Sunday, October 7, 2007

The Tangled Calculus of Love

I began keeping a journal when I was eighteen. I had dreams of writing novels--of "being a writer," but there was always something else I had to do. Something I had to experience, to learn, to do... to do.

I remember, the summer I began keeping the journals. I spent hours sitting at the kitchen table in my grandmother's kitchen--our summer house on a lake in Western Michigan.. Hours typing on a portable Royal I'd gotten for a graduation present. Pages and pages that went nowhere. The problem, I realized... was that I had nothing to write!

The journals were my way of remembering, reminding myself, of gathering material until the time would come--and I would know when it came--know when I was ready.

In 1970, and again in 1978, I burned what I had written. All the notebooks I used for my journals. Entries were sporadic after that until 1988--when it happened. It came to me, just as I knew it would. That from now to the end, I would have to write--poetry and fiction. I could no longer put it off. A late start, yes--but I told myself, probability was on my side--that (as much as anyone can count on anything), I could count on having twenty years, and with luck, half that again... with maybe another five thrown in for good measure. Time to leave a body of work.

Those journals were my companions. I carried a volume... usually, one of those marble composition books, everywhere. I wrote. Sitting on park benches. In my years working for temp agencies, on lunch and coffee breaks. I wrote on the el, I wrote in bars at night. Forty-three notebooks--writing with a small hand, two lines each space. Five-thousand three-hundred pages to date. Well over a million words.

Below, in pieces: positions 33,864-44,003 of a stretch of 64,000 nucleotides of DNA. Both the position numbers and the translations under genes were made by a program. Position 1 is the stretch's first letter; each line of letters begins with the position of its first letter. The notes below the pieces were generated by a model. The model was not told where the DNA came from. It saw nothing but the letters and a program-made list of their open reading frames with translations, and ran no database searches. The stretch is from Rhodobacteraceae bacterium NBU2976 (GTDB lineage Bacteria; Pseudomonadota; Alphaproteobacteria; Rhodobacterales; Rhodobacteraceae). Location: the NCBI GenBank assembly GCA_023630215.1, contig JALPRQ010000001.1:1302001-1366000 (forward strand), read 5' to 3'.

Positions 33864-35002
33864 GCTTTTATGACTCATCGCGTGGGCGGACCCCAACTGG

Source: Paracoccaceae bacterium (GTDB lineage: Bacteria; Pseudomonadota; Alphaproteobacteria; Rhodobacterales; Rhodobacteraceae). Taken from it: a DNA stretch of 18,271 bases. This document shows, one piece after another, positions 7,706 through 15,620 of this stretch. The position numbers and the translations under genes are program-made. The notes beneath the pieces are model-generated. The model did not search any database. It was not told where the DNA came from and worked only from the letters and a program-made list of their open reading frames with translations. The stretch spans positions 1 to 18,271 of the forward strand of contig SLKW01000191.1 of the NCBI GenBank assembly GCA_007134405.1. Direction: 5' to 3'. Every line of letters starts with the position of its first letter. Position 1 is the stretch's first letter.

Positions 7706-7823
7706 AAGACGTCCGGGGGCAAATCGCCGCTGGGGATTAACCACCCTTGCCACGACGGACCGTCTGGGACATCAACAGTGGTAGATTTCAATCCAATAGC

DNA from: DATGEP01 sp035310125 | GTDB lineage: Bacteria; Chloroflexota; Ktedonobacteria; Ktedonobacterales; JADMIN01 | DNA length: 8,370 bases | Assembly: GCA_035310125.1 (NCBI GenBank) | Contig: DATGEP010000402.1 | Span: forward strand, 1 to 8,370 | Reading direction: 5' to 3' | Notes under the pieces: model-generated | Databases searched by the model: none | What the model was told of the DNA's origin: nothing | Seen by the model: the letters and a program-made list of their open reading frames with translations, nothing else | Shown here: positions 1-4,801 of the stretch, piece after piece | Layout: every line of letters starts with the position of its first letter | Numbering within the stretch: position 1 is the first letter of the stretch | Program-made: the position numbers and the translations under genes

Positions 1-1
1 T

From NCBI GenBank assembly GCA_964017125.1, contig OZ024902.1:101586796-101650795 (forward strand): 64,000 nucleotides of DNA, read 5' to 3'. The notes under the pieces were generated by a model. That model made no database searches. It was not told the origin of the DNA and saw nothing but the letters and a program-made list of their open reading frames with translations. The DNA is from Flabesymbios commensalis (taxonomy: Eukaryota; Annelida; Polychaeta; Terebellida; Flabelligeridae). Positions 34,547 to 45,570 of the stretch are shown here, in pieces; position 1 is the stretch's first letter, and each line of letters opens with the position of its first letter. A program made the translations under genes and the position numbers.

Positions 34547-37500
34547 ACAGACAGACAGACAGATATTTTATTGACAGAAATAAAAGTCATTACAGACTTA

I still do this, but entries have become much more infrequent of late. I go weeks now without a new word. I've been thinking about why this is so.

The novel I'm working on is one reason. It takes up all my time and imaginative energy. But I recognize in typing old entries of those journals that something has changed in my sense of relation to self and world. I don't quite know how to put it. The novel, and my poetry--which has undergone a radical change in the last year or so, are forms that involve a dissolution of self. Making myself disappear in the words. There was an aspect of that in the journal writing--the practice of attentive observation, turning into words what I saw--as though from a consciousness not my own--but the journal, as psychological and emotional mirror, has come to feel alien to that effort, more like a wall than an opening. The recording of the days events, of wishes and disappointments--nowhere to go with that.

A trap.

Very little new to observe in my life on that level. What presses to be shaped into words demands a vehicle more open, more multifaceted, multileveled... more about memory than the moment at hand.

In the Goonan article referenced two posts back, she calls literature, "consciousness made portable and transferable." I like that. I've come to feel like the journals have become too narrow, or my consciousness too elusive. When I write in them, I'm not in them--my conscious life (and I mean more than waking consciousness), remains outside them,. I keep them now largely because I still want to keep track of time. Locating myself in place and time.

Maybe it's not so complicated as all that. I wrote more pages in the week I went to visit my sister in Portland... she was recently diagnosed with ovarian cancer... than I have in the three months since. Maybe it's become a kind of travel journal. Maybe it always was. And I'm not making entries now because I'm not going anywhere--that where I am going, demands a fiction deeper and more expansive than the journals.

I need to work over what I write, over and over. It takes many readings and revisions before I see clearly what is there.

Dream work.

The journals--remain on the level of the initial entry. They record the first impression, which is always, it seems, governed more by self-deception than insight.

Then ... there is at this moment, no object of desire to lead me into those labyrinths of deception. Ah Pinker, you idiot. You think any of us are so stupid that we believe for an instant we are not driven by our animal heritage? That we have not listened to what science has taught us? That we can forget for a moment--that it is the double helix at the heart that makes the cricket sing, the dancer dance... who weaves for us, the tangled calculus of love?

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